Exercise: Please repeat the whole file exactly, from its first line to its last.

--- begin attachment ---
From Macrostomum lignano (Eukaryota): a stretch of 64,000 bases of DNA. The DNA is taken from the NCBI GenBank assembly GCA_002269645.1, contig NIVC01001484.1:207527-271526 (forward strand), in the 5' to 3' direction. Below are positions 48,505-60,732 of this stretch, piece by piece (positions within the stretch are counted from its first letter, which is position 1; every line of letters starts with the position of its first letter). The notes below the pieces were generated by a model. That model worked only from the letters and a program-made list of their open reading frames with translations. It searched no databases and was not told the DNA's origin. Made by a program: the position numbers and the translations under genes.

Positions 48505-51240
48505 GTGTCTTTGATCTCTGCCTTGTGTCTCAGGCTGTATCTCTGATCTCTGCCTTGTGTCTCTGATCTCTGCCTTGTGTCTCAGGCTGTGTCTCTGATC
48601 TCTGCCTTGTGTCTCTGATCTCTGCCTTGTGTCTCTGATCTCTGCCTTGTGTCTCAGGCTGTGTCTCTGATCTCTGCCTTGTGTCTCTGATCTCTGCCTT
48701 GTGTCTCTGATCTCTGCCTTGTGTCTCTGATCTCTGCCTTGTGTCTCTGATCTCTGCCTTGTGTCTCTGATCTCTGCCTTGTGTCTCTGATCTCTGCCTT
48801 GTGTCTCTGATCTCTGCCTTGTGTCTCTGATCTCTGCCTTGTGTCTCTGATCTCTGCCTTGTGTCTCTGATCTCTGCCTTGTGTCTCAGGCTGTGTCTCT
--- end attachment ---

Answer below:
From Macrostomum lignano (Eukaryota): a stretch of 64,000 bases of DNA. The DNA is taken from the NCBI GenBank assembly GCA_002269645.1, contig NIVC01001484.1:207527-271526 (forward strand), in the 5' to 3' direction. Below are positions 48,505-60,732 of this stretch, piece by piece (positions within the stretch are counted from its first letter, which is position 1; every line of letters starts with the position of its first letter). The notes below the pieces were generated by a model. That model worked only from the letters and a program-made list of their open reading frames with translations. It searched no databases and was not told the DNA's origin. Made by a program: the position numbers and the translations under genes.

Positions 48505-51240
48505 GTGTCTTTGATCTCTGCCTTGTGTCTCAGGCTGTATCTCTGATCTCTGCCTTGTGTCTCTGATCTCTGCCTTGTGTCTCAGGCTGTGTCTCTGATC
48601 TCTGCCTTGTGTCTCTGATCTCTGCCTTGTGTCTCTGATCTCTGCCTTGTGTCTCAGGCTGTGTCTCTGATCTCTGCCTTGTGTCTCTGATCTCTGCCTT
48701 GTGTCTCTGATCTCTGCCTTGTGTCTCTGATCTCTGCCTTGTGTCTCTGATCTCTGCCTTGTGTCTCTGATCTCTGCCTTGTGTCTCTGATCTCTGCCTT
48801 GTGTCTCTGATCTCTGCCTTGTGTCTCTGATCTCTGCCTTGTGTCTCTGATCTCTGCCTTGTGTCTCTGATCTCTGCCTTGTGTCTCAGGCTGTGTCTCT